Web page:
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'Tis not so sweet now as it was before.
Cur. Will you go hunt, my lord ?
What, Curio ?
The hart, · Duke. Why, so I do, the noblest that I have: 0, when mine eyes did see Olivia first, Methought she purg'd the air of pestilence; That instant was I turn'd into a hart; And my desires, like fell and cruel hounds, E’er since pursue me.—How now? what news from her?
Enter VALENTINE. Val. So please my lord, I might not be admitted, But from her handmaid do return this answer: The element itself, till seven years heato, Shall not behold her face at ample view; 3 Value.
4 Fantastical to the height. 5 Shakspeare seems to think men cautioned against too great familiarity with forbidden beauty by the fable of Acteon, who saw Diana naked, and was torn to pieces by his hounds; as a man indulging his eyes or his imagination with a view of a woman he cannot gain, has his heart torn with incessant longing. An interpretation far more elegant and natural than Lord Bacon's, who, in his Wisdom of the Ancients, supposes this story to warn us against inquiring into the secrets of princes, by showing that those who know that which for reasons of state ought to be concealed will be detected and destroyed by their own servants. The thought may have been suggested by Daniel's Fifth Sonnet, in his Delia ; or by Whitney's Emblems, 1586, p. 15; and a passage in the Dedication to Aldington's translation of The Golden Ass of Apuleius, 1566, may have suggested these.
6 Heat for heated.
But, like a cloistress, she will veiled walk,
Duke. 0, she, that hath a heart of that fine frame,
[Exeunt. SCENE II. The Sea Coast.
Enter Viola, Captain, and Sailors.
sailors ? Cap. It is perchance that you yourself were saved. Vio. O my poor brother! and so, perchance, may
he be. Cap. True, madam : and, to comfort you with
chance, Assure yourself, after our ship did split,
7 So, in Sidney's Arcadia—the flock of unspeakable virtues.'
8 The liver, brain, and heart were then considered the seats of passion, judgment, and sentiments. These are what Shakspeare calls her sweet perfections, though he has not very clearly expressed it.
9 Self king signifies self same king, i.e. one and the same king.
When you, and that poor number saved with you,
For saying so, there's gold:
Cap. Ay, madam, well; for I was bred and born Not three hours travel from this very place. Vio. Who governs here?
A noble duke, in nature, As in his name. Vio. What is his name?
And so is now,
O, that I serv'd that lady: And might not be delivered to the world,
Till I had made mine own occasion mellow,
That were hard to compass;
Vio. There is a fair behaviour in thee, captain ; And though that nature with a beauteous wall Doth oft close in pollution, yet of thee I will believe, thou hast a mind that suits With this thy fair and outward character. I pray thee, and I'll pay thee bounteously, Conceal me what I am; and be my aid For such disguise as, haply, shall become The form of my intent. I'll serve this duke; Thou shalt present me as an eunuch to him?, It may be worth thy pains; for I can sing, And speak to him in many sorts of musick, That will allow 3 me very worth his service. What else may hap, to time I will commit; Only shape thou thy silence to my wit.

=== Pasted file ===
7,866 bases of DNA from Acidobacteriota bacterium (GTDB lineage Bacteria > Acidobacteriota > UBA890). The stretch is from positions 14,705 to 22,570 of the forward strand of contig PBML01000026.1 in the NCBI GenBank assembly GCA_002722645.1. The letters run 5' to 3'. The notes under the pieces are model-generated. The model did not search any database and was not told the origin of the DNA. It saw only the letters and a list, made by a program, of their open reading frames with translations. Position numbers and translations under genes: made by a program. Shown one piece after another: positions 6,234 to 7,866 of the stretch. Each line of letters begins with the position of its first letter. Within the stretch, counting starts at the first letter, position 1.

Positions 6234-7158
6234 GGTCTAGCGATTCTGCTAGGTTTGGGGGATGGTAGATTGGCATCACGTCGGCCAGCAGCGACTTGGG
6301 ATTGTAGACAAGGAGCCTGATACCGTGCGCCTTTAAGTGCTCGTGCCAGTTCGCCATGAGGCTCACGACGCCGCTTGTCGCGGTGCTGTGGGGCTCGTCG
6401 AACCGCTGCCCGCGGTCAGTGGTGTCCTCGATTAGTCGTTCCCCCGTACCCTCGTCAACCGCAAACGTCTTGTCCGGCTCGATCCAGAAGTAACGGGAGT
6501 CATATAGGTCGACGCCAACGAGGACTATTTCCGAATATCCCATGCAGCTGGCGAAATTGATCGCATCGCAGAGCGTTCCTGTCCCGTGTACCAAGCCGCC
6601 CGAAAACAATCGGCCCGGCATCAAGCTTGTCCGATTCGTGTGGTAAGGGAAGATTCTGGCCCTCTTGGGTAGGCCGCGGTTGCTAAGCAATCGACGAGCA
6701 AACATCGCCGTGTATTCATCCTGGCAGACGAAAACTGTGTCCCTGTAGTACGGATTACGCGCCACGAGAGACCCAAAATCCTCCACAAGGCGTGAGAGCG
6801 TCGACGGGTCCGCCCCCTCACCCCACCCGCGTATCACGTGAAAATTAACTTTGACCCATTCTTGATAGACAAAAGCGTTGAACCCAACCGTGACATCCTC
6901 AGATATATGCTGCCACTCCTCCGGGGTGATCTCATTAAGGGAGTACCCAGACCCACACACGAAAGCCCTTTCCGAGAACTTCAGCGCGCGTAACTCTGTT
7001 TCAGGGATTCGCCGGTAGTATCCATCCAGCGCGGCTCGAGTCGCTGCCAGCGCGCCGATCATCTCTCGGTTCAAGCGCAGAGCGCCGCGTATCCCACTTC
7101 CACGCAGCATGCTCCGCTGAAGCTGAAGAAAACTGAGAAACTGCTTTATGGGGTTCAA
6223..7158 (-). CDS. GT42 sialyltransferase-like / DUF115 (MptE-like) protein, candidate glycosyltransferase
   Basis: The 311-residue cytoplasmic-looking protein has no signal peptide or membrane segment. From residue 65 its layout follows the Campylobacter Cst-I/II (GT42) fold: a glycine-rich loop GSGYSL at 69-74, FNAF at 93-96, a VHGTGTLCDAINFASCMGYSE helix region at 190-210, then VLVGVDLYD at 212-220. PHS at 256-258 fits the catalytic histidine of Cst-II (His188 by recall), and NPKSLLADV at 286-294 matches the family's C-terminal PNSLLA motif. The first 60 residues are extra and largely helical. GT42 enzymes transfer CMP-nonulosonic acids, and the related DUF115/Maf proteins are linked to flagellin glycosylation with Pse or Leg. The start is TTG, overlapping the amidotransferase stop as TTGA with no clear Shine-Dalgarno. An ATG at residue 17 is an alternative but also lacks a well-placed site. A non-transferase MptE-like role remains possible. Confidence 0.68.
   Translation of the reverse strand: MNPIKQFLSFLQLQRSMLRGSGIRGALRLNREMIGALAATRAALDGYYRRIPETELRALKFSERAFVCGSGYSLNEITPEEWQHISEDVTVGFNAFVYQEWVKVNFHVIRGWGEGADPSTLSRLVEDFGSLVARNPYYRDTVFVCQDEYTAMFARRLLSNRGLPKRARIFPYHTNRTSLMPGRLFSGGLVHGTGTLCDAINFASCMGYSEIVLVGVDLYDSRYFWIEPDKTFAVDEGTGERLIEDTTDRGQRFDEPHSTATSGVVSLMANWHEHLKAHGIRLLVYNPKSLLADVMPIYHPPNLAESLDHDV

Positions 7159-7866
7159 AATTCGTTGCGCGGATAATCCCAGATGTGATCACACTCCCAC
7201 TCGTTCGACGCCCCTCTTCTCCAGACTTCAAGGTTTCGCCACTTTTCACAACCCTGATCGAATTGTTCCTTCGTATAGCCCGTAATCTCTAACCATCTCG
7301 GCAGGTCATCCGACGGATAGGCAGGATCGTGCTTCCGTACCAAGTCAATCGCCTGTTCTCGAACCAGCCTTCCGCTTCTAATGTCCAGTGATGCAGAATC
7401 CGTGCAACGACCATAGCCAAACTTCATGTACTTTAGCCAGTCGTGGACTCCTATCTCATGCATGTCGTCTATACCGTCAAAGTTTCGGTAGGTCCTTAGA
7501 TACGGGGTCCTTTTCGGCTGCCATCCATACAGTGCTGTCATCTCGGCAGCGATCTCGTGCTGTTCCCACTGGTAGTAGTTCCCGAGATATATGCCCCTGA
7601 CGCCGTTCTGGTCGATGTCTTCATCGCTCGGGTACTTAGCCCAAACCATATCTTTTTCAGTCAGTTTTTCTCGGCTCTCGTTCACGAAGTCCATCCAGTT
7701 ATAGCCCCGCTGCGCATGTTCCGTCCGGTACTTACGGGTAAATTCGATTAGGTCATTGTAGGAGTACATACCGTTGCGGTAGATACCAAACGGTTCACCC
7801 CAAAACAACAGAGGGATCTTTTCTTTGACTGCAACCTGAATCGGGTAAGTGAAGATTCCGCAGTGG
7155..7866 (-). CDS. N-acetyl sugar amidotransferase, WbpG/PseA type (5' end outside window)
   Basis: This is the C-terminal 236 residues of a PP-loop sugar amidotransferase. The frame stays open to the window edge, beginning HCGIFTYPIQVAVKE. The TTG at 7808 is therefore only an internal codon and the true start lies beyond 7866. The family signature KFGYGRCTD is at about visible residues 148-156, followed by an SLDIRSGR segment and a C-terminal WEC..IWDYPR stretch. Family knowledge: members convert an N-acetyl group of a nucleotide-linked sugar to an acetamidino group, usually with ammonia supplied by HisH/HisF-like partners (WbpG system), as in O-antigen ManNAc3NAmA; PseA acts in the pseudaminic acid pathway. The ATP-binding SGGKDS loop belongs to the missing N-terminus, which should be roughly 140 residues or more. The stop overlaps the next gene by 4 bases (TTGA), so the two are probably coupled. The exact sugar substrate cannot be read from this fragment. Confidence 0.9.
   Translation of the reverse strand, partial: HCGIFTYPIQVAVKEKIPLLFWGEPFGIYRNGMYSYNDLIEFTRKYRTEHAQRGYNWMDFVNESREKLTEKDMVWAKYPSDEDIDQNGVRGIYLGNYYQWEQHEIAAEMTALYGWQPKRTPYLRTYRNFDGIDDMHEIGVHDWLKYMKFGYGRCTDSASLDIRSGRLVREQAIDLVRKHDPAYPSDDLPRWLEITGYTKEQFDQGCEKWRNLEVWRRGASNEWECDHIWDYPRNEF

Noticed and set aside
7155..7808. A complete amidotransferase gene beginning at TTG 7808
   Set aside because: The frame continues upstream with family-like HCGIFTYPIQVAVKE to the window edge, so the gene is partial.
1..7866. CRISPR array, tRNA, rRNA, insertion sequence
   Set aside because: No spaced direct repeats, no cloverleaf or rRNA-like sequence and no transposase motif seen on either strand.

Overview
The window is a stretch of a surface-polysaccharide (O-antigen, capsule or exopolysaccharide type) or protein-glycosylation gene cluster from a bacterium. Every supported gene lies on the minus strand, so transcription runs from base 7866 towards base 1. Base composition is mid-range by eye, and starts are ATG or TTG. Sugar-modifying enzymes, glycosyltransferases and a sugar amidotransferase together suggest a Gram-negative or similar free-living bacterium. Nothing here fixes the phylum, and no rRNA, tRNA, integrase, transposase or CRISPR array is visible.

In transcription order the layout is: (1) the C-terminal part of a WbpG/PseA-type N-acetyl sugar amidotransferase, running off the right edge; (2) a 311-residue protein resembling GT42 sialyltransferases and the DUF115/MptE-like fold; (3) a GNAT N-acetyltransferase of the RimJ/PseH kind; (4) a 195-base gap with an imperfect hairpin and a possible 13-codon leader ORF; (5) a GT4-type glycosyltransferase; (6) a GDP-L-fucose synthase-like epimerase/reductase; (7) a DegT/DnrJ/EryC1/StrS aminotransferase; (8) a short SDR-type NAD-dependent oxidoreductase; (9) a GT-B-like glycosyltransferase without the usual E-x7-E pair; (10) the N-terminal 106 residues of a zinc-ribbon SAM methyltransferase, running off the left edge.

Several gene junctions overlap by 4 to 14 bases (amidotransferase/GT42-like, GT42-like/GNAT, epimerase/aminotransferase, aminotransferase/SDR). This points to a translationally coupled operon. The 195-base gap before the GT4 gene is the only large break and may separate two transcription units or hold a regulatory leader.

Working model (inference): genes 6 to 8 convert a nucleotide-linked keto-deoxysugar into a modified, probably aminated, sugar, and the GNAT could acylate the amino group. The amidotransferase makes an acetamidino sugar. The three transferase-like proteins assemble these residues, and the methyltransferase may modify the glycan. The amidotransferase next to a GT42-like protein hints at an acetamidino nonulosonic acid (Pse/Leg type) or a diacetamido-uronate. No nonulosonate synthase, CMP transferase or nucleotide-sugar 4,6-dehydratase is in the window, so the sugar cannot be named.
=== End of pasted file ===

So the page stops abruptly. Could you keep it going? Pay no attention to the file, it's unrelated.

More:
Cap. Be you his eunuch, and your mute I'll be: When my tongue blabs, then let mine eyes not see!
Vio. I thank thee: Lead me on. [Exeunt.
1 i.e. “I wish I might not be made public to the world, with regard to the state of my birth and fortune, till I have gained a ripe opportunity for my design. Johnson remarks that · Viola seems to have formed a deep design with very little premeditation.' In the novel upon which the play is founded, the Duke being driven upon the isle of Cyprus, by a tempest, Silla, the daughter of the governor, falls in love with him, and on his departure goes in pursuit of him. All this Shakspeare knew, and probably intended to tell in some future scene, but afterwards forgot it. Viola, in Act ii. Sc. 4, plainly alludes to her having been secretly in love with the Duke, but it would have been inconsistent with her delicacy to have made an open confession of it to the Captain.
2 This plan of Viola's was not pursued, as it would have been inconsistent with the plot of the play. She was presented as a page not as an eunuch.
3 Approve. VOL. I.
SCENE III. A Room in Olivia's House.
Enter Sir Toby Belch and Maria. Sir To. What a plague means my niece, to take the death of her brother thus? I am sure, care's an enemy to life.
Mar. By my troth, Sir Toby, you must come in earlier o’nights; your cousin, my lady, takes great exceptions to your ill hours.
Sir To. Why, let her except before excepted 1.
Mar. Ay, but you must confine yourself within the modest limits of order.
Sir To. Confine? I'll confine myself no finer than I am: these clothes are good enough to drink in, and so be these boots too; an they be not, let them hang themselves in their own straps.
Mar. That quaffing and drinking will undo you: I heard my lady talk of it yesterday; and of a foolish knight, that you brought in one night here, to be her wooer.
Sir To. Who? Sir Andrew Ague-cheek?
Mar. Ay, but he'll have but a year in all these ducats; he's a very fool and a prodigal.
Sir To. Fye, that you'll say so! he plays o' the viol-de-gambo, and speaks three or four languages word for word without book, and hath all the good gifts of nature. 1 A ludicrous use of a formal law phrase.
2 That is as valiant a man, as tall a man, is used here by Sir Toby with more than the usual licence of the word; he was pleased with the equivoque, and banters upon the diminutive stature of poor Sir Andrew, and his utter want of courage.